I recently became president of a $40 million social service agency in eastern Massachusetts. Six months into the job, I have come to a conclusion — one, I confess, that is part realization and part personal conviction. It is time to call people back to the basics, as in basic needs.
Demand for social services is rising and far outstrips what we can provide. Government contracts intended to provide support to those in need do not cover the cost of services. For Catholic Charities Boston, contracts fall short of need by as much as 35 percent and often do not allow for cost adjustments for five (or even ten) years. The financial markets are shaky and seem to be getting shakier. Fundraising competition is fierce, and with many corporations consolidating and/or relocating their headquarters, traditional sources of private funding are decreasing. Sound familiar?
It sounds familiar to the people we serve. According to Catholic Charities USA, 37 million people in America are poor. Between 2000 and 2004, the number of people living in poverty increased by 5.3 million. These are working families; nearly two out of three poor families have at least one worker in them. In January 1999, oil was at $11 per barrel; it hit $100 per barrel in the beginning of January 2008. That's a tenfold increase. According to the Economic Policy Institute, which tracked real hourly wages from November 2001 to November 2005, real hourly wages actually dropped $.05 an hour during that period. Food and Water Watch shows that food prices rose 6.2 percent in the first half of 2007 alone, while wages rose 1.9 percent during the same period.
In many of our locations, we run out of funds for heat and utility assistance by the third week of the month. Just one of our six food pantry locations serves 14,000 pounds of food a month to 600 families. Five new families join that pantry each week and we are the ones who limit the increase to five. Demand is rising. We had to turn away 50 percent of the people who came to our Brockton location for rent and mortgage assistance last year. Of those who came to us, 90 percent were facing eviction. Does thatsound familiar? If it doesn't yet, it will.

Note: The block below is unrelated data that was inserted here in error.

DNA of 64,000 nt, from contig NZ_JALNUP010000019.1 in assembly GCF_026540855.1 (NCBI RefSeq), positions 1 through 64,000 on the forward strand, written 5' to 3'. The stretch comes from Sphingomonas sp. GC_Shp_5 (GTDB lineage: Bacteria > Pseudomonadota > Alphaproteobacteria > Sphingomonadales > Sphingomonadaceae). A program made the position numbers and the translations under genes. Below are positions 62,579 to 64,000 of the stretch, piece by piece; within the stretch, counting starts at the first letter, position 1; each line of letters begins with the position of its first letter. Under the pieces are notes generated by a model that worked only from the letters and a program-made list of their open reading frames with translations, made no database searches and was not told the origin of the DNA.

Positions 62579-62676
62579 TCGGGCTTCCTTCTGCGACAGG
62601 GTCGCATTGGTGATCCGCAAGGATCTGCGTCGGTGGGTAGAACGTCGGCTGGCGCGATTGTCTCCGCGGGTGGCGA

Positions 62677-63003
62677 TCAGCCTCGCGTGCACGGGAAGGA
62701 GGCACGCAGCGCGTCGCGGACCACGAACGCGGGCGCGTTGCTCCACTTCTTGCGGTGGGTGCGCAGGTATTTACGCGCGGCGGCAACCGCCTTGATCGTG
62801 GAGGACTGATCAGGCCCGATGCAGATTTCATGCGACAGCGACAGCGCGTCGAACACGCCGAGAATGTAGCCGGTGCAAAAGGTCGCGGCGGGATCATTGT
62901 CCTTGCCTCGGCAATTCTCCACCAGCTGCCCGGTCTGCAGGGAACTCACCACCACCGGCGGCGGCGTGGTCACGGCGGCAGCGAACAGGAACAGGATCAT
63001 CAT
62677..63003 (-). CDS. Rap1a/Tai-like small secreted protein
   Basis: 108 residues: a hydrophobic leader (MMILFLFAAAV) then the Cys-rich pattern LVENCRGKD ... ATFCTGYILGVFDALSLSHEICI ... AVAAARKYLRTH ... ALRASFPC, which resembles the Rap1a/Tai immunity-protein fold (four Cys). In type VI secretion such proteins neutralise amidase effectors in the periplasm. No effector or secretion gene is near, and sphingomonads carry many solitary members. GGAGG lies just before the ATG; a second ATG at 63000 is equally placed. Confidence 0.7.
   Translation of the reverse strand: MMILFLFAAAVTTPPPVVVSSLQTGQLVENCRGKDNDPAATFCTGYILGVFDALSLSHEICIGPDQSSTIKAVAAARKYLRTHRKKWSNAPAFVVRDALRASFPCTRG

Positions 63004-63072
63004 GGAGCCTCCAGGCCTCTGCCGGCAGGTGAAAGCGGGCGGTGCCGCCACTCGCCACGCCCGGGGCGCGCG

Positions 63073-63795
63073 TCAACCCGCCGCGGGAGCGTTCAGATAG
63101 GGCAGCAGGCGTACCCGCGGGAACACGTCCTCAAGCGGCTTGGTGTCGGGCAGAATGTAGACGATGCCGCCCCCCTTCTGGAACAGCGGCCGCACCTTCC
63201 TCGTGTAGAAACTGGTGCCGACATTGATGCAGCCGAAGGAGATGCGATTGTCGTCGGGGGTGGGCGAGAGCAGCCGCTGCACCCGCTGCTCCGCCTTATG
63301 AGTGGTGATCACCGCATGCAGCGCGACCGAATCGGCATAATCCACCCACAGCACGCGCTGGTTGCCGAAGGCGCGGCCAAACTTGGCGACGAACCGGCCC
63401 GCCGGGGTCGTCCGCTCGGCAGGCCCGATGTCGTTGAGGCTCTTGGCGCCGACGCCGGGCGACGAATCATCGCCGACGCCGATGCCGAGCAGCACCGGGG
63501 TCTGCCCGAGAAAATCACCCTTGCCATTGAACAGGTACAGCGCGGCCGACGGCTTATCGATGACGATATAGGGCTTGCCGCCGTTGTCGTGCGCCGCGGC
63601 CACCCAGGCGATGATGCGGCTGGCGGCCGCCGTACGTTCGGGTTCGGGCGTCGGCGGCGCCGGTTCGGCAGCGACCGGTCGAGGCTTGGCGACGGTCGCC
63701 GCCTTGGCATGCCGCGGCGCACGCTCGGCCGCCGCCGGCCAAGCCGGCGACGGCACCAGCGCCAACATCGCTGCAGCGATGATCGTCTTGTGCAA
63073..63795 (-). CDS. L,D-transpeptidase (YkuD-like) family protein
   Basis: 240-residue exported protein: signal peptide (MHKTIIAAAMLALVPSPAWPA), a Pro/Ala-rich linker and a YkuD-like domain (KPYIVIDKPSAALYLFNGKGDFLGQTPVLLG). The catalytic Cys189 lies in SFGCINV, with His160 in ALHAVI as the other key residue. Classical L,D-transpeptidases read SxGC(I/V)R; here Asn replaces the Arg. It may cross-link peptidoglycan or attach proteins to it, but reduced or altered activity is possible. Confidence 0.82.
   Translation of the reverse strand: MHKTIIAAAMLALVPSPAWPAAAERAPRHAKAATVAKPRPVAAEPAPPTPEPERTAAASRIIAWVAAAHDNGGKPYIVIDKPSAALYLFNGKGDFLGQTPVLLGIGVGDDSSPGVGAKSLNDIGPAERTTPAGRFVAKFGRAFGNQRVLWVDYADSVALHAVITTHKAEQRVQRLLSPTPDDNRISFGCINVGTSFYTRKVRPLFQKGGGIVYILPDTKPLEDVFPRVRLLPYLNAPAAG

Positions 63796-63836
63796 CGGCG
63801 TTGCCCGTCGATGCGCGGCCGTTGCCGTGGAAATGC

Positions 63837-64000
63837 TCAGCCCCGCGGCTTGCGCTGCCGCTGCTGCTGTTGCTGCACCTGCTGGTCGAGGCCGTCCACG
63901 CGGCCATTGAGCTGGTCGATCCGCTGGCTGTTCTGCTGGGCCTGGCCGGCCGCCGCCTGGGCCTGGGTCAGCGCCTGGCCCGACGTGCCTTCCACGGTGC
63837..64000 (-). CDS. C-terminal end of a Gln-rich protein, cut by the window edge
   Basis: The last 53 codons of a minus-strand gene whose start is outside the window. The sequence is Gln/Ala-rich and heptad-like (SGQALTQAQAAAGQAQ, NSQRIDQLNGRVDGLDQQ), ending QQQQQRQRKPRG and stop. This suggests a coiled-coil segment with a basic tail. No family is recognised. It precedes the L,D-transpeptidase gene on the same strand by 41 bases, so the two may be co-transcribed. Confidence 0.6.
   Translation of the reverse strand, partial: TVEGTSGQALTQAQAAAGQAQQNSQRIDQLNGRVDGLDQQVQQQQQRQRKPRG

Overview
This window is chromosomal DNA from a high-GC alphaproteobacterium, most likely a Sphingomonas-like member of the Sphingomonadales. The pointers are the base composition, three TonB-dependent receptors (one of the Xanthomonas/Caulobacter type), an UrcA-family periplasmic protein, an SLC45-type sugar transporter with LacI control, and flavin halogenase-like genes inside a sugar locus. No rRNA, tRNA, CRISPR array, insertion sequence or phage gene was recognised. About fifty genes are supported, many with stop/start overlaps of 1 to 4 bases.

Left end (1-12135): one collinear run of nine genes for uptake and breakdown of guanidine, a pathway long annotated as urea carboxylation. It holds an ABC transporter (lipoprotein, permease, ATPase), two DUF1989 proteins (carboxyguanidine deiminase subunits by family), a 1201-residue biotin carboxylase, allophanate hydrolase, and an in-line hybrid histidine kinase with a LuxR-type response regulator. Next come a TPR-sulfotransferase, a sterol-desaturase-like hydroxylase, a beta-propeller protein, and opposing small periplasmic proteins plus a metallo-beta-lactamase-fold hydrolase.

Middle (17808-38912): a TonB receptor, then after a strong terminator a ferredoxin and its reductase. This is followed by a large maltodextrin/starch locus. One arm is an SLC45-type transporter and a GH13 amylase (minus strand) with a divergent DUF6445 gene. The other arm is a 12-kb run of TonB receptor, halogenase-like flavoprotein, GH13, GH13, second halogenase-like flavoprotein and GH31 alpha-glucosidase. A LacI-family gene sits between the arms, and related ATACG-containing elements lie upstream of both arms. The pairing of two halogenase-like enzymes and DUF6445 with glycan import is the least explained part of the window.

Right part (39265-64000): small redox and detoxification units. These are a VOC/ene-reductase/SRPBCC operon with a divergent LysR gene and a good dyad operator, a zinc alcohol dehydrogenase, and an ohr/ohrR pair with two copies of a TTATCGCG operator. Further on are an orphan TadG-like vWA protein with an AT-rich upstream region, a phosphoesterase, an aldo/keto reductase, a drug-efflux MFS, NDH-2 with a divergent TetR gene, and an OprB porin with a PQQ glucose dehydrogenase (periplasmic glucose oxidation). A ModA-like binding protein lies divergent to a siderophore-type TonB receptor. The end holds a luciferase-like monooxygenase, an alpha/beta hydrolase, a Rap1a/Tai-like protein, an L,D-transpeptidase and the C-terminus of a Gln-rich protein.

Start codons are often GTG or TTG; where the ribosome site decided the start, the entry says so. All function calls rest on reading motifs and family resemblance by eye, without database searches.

Throughout all this, nonprofits both nationally and here in Boston have been encouraged to invest in scalable programs that lead to long-term, systemic change. It's a good idea, and one to which I wholeheartedly subscribe. But I also worry we may be moving too far in that direction, that we have unfairly vilified the "Band-Aid" approach to helping those in need.
There's a reason you'll find a box of Band-Aids in every household's medicine cabinet. What's the first thing you try to do when someone gets hurt? You try to stop the bleeding. And these days, the bleeding is bad.
Of course, a Band-Aid approach shouldn't be confused with a long-term solution. If the poverty-fighting approach of the nonprofit and philanthropic sectors were limited to giving people food, providing short-term emergency shelter, and offering relief from mounting bills, we would never get anywhere. Indeed, such an approach, in isolation, might even exacerbate the root causes of poverty. Social service agencies like the one I run must invest in things such as early childhood development, adult basic education, financial literacy, and English as a second language.
But while it is important to teach a person to fish, today too many people are hungry. Today, too many people need shelter. Today, too many people need help to pay for heat and electricity.
I know, no one is pro-homelessness or pro-poverty. Pendulums swing, however, and sometimes they swing too far in one direction. I believe the funding pendulum has swung too far from what many view as traditional, old-school charity. When we disinvestin providing for basic human needs in order to fund long-term change, we have gone too far.
After six months of talking to funders, business leaders, elected officials, and the people we serve, I have come to believe that most of us would welcome a return to a philanthropy that supports basic needs. I recognize that the data does not necessarily support that claim. Catholic Charities Boston lost $340,000 in basic needs funding from the local United Way in 2007 because that part of our work no longer aligns with their strategic vision. Elsewhere, social entrepreneurship is the flavor du jour, and the conventional wisdom says that the "new money" is only interested in new programs and new approaches to age-old problems.
Maybe. But most people, at heart, are still "expressive givers." As the economy worsens (as it appears it will) and more people begin to experience some of the strain that the poor feel every day, I believe calls for doing more to provide for people's immediate needs will get louder. In fact, they already have.
Recently, I held a registered nurse in my arms as she cried after coming to one of our food pantries for the first time. "I just never thought I'd be on this side of it," she told me. None of us ever does. It is time to get back to the basics.
Tiziana Dearing is the president and CEO of Catholic Charities for the Archdiocese of Boston.